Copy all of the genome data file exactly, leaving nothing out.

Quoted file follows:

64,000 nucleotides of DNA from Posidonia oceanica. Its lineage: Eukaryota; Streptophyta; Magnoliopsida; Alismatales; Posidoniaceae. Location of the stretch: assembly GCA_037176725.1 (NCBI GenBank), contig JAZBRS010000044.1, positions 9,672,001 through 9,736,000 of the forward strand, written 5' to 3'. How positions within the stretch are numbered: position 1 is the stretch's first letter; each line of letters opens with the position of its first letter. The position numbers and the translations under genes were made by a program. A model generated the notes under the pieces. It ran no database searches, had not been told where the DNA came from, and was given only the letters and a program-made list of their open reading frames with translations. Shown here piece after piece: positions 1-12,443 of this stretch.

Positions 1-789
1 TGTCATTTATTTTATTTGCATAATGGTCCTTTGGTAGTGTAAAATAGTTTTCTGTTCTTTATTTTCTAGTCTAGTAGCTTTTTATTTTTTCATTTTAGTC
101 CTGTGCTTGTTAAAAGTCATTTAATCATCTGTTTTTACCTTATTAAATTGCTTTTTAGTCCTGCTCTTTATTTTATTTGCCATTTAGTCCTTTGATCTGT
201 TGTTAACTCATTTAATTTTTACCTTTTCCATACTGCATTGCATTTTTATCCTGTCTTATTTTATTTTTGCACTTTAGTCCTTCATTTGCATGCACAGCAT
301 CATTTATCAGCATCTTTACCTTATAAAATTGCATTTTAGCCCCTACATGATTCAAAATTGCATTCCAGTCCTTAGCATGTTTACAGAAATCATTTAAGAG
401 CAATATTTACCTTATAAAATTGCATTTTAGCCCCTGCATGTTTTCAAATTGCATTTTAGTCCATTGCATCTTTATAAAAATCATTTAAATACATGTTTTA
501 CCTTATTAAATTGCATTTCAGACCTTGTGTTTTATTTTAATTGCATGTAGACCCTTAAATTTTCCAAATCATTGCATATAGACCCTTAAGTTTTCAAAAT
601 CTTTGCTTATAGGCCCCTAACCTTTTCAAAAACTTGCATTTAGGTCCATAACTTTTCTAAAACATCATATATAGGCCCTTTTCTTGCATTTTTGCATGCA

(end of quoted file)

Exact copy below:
64,000 nucleotides of DNA from Posidonia oceanica. Its lineage: Eukaryota; Streptophyta; Magnoliopsida; Alismatales; Posidoniaceae. Location of the stretch: assembly GCA_037176725.1 (NCBI GenBank), contig JAZBRS010000044.1, positions 9,672,001 through 9,736,000 of the forward strand, written 5' to 3'. How positions within the stretch are numbered: position 1 is the stretch's first letter; each line of letters opens with the position of its first letter. The position numbers and the translations under genes were made by a program. A model generated the notes under the pieces. It ran no database searches, had not been told where the DNA came from, and was given only the letters and a program-made list of their open reading frames with translations. Shown here piece after piece: positions 1-12,443 of this stretch.

Positions 1-789
1 TGTCATTTATTTTATTTGCATAATGGTCCTTTGGTAGTGTAAAATAGTTTTCTGTTCTTTATTTTCTAGTCTAGTAGCTTTTTATTTTTTCATTTTAGTC
101 CTGTGCTTGTTAAAAGTCATTTAATCATCTGTTTTTACCTTATTAAATTGCTTTTTAGTCCTGCTCTTTATTTTATTTGCCATTTAGTCCTTTGATCTGT
201 TGTTAACTCATTTAATTTTTACCTTTTCCATACTGCATTGCATTTTTATCCTGTCTTATTTTATTTTTGCACTTTAGTCCTTCATTTGCATGCACAGCAT
301 CATTTATCAGCATCTTTACCTTATAAAATTGCATTTTAGCCCCTACATGATTCAAAATTGCATTCCAGTCCTTAGCATGTTTACAGAAATCATTTAAGAG
401 CAATATTTACCTTATAAAATTGCATTTTAGCCCCTGCATGTTTTCAAATTGCATTTTAGTCCATTGCATCTTTATAAAAATCATTTAAATACATGTTTTA
501 CCTTATTAAATTGCATTTCAGACCTTGTGTTTTATTTTAATTGCATGTAGACCCTTAAATTTTCCAAATCATTGCATATAGACCCTTAAGTTTTCAAAAT
601 CTTTGCTTATAGGCCCCTAACCTTTTCAAAAACTTGCATTTAGGTCCATAACTTTTCTAAAACATCATATATAGGCCCTTTTCTTGCATTTTTGCATGCA